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Man charged in 1972 murder of 15-year-old Ill. girl

“This horrific crime has haunted this family, this community and this department for 49 years,” said Naperville Police Chief Robert Marshall

By Suzanne Baker and Madeline Buckley
Naperville Sun

NAPERVILLE, Ill. — A former Naperville man has been charged with first-degree murder in the 1972 stabbing death of 15-year-old Julie Ann Hanson, linked to the case through DNA evidence and genealogy, Naperville police Chief Robert Marshall and Will County State’s Attorney James Glasgow said Friday.

Barry Lee Whelpley, 76, of the 8300 block of Pleasant View Drive in Mounds View, Minnesota, about 12 miles outside of St. Paul, has been charged with three counts of first-degree murder. He was arrested Wednesday, the same day a neighbor described watching a SWAT team swarm his house, and he waived extradition Friday; bond was set at $10 million.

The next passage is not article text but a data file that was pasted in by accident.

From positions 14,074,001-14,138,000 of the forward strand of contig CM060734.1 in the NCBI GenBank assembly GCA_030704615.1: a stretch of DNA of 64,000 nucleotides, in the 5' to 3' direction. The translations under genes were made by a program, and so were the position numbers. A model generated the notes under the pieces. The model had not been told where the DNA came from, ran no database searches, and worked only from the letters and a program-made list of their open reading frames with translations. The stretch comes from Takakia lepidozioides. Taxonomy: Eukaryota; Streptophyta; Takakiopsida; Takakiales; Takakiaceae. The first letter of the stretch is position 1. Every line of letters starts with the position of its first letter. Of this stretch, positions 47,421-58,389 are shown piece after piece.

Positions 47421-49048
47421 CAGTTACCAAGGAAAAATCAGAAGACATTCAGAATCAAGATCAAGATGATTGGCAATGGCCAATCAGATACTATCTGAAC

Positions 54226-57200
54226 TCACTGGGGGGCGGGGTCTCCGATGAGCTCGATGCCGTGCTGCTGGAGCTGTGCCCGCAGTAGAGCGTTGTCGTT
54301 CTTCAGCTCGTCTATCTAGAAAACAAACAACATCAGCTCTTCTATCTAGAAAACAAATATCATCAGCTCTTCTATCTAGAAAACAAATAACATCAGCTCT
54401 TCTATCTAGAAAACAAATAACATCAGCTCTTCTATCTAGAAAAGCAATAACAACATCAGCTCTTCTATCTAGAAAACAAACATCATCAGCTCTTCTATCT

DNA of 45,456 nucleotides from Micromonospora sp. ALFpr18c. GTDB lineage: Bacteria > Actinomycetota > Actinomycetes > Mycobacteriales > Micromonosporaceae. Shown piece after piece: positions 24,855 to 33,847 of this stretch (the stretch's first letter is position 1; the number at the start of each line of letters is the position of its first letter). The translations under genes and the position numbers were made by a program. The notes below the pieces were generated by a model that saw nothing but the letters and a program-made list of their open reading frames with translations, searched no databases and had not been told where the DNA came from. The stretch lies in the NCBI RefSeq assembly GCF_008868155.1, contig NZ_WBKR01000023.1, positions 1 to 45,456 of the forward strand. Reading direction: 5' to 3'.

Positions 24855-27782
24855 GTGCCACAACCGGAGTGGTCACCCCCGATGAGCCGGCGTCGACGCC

The Naperville girl disappeared July 7, 1972, while riding her 12-year-old brother’s bicycle. Her body was found a day later in a ditch along 87th Street, about 100 feet away in a cornfield less than a mile east of Modaff Road in Will County.

The teenager had been stabbed 36 times and sexually assaulted.

“This brutal crime haunted our community many, many, many years. It hit the community, very hard,” Marshall said. “This young girl, 15 years old, left her home in Naperville and never returned.”

Whelpley, a 1964 Naperville Community High School graduate who is a retired welder, was 27 at the time of Hanson’s murder. He lived in the 600 block of South Wehrli Drive, within a mile of the Hanson residence.

No suspect was identified at the time of her death.

The breakthrough came as a result of technological advancements in DNA and genetic genealogy analysis, Marshall said. Detectives used private labs throughout the country to assist with sophisticated DNA testing and genetic analysis.